Snowpack measures yield ‘concerning’ results

Survey sites indicate snowpack at 8 percent of normal for this time of year.

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Data on snowpack during what is supposed to be the highest point of the year yield disturbing results.

The amount of water in the snowpack around the Deschutes/Crooked River Basin is “well below the norm,” the Bend Bulletin reports.

Automated snow sites around the Deschutes/Crooked River Basin show the snowpack in dire shape. As of Monday, the snowpack for the entire basin was at 8 percent of normal for this time of year. Typically, the Central Oregon snowpack peaks April 1.

“So here we are, where we should be seeing our maximum snow depths of the year, and we have 43 inches at Dutchman,” Moffitt said. “It’s just kind of concerning.”

The depth and density were low, but the city of Bend is not anticipating any additional water restrictions this summer, water conservation program manager Michael Buettner wrote.

However, climate changes could derail Bridge Creek project, the Bend Bulletin reports.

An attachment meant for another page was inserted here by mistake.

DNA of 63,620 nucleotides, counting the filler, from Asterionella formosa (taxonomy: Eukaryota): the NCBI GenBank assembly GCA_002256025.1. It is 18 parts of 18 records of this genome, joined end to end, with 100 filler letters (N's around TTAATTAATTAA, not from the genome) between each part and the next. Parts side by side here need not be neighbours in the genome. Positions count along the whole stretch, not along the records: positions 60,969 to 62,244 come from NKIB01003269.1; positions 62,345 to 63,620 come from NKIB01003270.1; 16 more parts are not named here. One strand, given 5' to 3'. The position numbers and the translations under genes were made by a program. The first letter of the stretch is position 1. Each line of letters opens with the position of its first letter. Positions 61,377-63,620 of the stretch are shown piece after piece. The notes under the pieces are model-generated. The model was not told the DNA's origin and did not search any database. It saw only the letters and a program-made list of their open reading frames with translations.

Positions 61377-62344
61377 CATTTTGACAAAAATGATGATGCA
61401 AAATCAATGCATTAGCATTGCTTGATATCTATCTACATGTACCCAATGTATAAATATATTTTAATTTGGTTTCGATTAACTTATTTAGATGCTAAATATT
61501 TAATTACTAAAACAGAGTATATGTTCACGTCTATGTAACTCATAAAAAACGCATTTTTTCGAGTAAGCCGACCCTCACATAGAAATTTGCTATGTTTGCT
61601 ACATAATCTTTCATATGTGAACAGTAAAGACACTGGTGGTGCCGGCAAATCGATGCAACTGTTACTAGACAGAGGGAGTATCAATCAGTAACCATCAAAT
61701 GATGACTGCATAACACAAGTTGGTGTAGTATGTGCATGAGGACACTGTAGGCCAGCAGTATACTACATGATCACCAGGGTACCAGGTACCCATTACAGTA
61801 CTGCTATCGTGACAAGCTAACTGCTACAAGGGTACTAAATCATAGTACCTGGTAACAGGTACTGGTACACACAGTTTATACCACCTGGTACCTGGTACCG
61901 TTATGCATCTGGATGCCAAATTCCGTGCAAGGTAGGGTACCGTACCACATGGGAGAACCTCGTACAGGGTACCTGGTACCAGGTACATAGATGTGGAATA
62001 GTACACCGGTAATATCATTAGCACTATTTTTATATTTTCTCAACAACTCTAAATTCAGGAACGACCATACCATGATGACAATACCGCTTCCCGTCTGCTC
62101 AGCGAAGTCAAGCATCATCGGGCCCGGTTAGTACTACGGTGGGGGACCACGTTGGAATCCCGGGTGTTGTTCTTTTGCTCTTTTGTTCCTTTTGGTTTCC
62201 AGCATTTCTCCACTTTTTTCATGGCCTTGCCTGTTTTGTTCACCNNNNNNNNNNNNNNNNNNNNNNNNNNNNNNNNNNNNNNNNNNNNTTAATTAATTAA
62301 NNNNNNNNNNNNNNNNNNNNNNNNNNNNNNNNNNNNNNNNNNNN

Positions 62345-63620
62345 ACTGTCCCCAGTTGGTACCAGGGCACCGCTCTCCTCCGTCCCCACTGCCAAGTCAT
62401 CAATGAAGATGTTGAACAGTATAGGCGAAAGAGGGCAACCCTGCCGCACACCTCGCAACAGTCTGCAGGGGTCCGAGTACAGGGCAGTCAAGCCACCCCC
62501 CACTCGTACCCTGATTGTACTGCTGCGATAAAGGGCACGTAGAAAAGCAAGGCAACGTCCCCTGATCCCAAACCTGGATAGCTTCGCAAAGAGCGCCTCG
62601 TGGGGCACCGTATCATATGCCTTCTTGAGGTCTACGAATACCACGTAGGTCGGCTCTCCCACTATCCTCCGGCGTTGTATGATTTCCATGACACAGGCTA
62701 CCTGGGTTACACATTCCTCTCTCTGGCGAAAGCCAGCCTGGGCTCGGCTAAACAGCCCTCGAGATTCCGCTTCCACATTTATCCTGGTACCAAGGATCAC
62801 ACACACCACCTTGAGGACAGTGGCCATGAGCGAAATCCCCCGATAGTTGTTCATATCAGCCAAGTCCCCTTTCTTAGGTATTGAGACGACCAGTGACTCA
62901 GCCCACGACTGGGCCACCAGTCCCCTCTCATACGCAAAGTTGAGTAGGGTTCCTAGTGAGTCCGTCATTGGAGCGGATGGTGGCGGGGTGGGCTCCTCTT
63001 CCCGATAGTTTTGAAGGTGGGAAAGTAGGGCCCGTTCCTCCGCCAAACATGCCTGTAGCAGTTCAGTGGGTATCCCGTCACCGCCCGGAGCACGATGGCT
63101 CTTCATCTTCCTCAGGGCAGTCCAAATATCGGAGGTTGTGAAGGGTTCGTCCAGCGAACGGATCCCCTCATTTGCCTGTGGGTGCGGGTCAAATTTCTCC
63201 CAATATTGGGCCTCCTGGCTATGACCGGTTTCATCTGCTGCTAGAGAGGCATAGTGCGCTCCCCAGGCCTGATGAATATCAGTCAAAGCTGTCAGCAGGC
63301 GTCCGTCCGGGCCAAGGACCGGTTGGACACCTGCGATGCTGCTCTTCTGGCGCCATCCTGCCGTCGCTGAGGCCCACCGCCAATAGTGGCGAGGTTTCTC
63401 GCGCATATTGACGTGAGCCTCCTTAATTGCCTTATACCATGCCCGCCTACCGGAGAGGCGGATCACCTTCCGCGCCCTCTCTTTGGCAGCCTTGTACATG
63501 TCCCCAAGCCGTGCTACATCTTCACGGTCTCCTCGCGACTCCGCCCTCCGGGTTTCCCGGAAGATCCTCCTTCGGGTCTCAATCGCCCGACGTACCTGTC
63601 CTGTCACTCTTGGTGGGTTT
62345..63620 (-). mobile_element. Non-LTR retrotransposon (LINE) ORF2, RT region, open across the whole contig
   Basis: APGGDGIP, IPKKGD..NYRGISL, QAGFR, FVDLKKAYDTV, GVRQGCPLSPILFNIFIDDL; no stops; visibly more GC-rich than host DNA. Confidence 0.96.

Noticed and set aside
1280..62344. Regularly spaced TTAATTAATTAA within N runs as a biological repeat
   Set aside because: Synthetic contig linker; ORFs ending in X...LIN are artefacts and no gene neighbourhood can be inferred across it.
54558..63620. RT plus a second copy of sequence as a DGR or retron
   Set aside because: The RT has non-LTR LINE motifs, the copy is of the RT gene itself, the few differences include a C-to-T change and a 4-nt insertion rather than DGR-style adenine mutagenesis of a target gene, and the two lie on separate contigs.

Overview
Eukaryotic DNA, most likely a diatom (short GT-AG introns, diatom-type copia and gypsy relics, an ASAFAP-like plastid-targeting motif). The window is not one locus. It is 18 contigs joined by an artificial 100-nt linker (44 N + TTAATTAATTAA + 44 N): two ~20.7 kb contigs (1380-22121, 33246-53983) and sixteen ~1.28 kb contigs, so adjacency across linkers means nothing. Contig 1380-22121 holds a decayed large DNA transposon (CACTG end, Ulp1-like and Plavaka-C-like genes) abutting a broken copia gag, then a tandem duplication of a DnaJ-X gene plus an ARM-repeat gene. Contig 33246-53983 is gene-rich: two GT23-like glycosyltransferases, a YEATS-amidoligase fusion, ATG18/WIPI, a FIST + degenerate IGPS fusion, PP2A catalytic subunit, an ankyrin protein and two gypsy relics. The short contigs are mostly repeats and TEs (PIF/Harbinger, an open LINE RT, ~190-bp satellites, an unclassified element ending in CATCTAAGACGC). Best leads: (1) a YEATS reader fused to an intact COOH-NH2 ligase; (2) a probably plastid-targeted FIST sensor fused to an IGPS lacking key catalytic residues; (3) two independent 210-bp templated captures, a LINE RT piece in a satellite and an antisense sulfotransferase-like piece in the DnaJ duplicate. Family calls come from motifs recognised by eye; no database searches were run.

Central Oregon LandWatch and WaterWatch of Oregon filed a lawsuit in 2013 to stop the work, arguing the U.S. Forest Service failed to thoroughly investigate the environmental implications, in particular how climate change might affect the amount of water available. In December, U.S. District Judge Ann Aiken ruled in favor of the Forest Service and the city, but the litigants appealed to the San Francisco-based 9th Circuit. In addition to the $24 million for the pipe, another $47.5 million is tied up in the project, a large share of which is funding a new state-of-the-art water treatment facility.

“The models indicate that by midcentury there will be a significant reduction in the volume of the water in Tumalo Creek above Tumalo Falls during summer and fall months, and that in the future there may be little or no water for the city of Bend to divert in warmer months,” LandWatch wrote in a summary of the report. “The study concludes that, ‘because of significant impacts of climate change on the upper portion of Tumalo Creek, from which the city of Bend gets its surface water, the city’s planned water withdrawals from Tumalo Creek may not be sustainable if flows over Tumalo Falls are to be protected.’”

What do you think? Are drought conditions the new normal in Oregon? Vote here.


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